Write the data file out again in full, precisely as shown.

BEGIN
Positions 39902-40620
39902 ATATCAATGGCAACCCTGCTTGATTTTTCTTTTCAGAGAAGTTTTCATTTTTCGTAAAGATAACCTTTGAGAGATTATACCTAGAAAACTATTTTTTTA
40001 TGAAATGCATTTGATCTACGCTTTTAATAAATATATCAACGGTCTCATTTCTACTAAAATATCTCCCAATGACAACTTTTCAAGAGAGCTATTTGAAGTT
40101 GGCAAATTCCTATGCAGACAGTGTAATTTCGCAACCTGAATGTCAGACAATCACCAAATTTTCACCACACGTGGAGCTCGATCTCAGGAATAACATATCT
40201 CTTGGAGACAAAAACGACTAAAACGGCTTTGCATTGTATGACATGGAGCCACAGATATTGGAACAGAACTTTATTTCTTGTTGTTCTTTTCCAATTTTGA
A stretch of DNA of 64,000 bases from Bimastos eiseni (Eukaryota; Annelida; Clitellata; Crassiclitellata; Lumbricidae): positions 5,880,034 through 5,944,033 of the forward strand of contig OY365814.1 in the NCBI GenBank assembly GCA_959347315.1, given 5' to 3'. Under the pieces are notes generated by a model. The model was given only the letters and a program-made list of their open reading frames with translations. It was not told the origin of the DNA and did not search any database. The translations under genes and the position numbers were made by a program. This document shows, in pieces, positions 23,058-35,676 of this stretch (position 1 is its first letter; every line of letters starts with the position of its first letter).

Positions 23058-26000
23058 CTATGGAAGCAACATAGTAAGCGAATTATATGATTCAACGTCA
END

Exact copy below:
Positions 39902-40620
39902 ATATCAATGGCAACCCTGCTTGATTTTTCTTTTCAGAGAAGTTTTCATTTTTCGTAAAGATAACCTTTGAGAGATTATACCTAGAAAACTATTTTTTTA
40001 TGAAATGCATTTGATCTACGCTTTTAATAAATATATCAACGGTCTCATTTCTACTAAAATATCTCCCAATGACAACTTTTCAAGAGAGCTATTTGAAGTT
40101 GGCAAATTCCTATGCAGACAGTGTAATTTCGCAACCTGAATGTCAGACAATCACCAAATTTTCACCACACGTGGAGCTCGATCTCAGGAATAACATATCT
40201 CTTGGAGACAAAAACGACTAAAACGGCTTTGCATTGTATGACATGGAGCCACAGATATTGGAACAGAACTTTATTTCTTGTTGTTCTTTTCCAATTTTGA
A stretch of DNA of 64,000 bases from Bimastos eiseni (Eukaryota; Annelida; Clitellata; Crassiclitellata; Lumbricidae): positions 5,880,034 through 5,944,033 of the forward strand of contig OY365814.1 in the NCBI GenBank assembly GCA_959347315.1, given 5' to 3'. Under the pieces are notes generated by a model. The model was given only the letters and a program-made list of their open reading frames with translations. It was not told the origin of the DNA and did not search any database. The translations under genes and the position numbers were made by a program. This document shows, in pieces, positions 23,058-35,676 of this stretch (position 1 is its first letter; every line of letters starts with the position of its first letter).

Positions 23058-26000
23058 CTATGGAAGCAACATAGTAAGCGAATTATATGATTCAACGTCA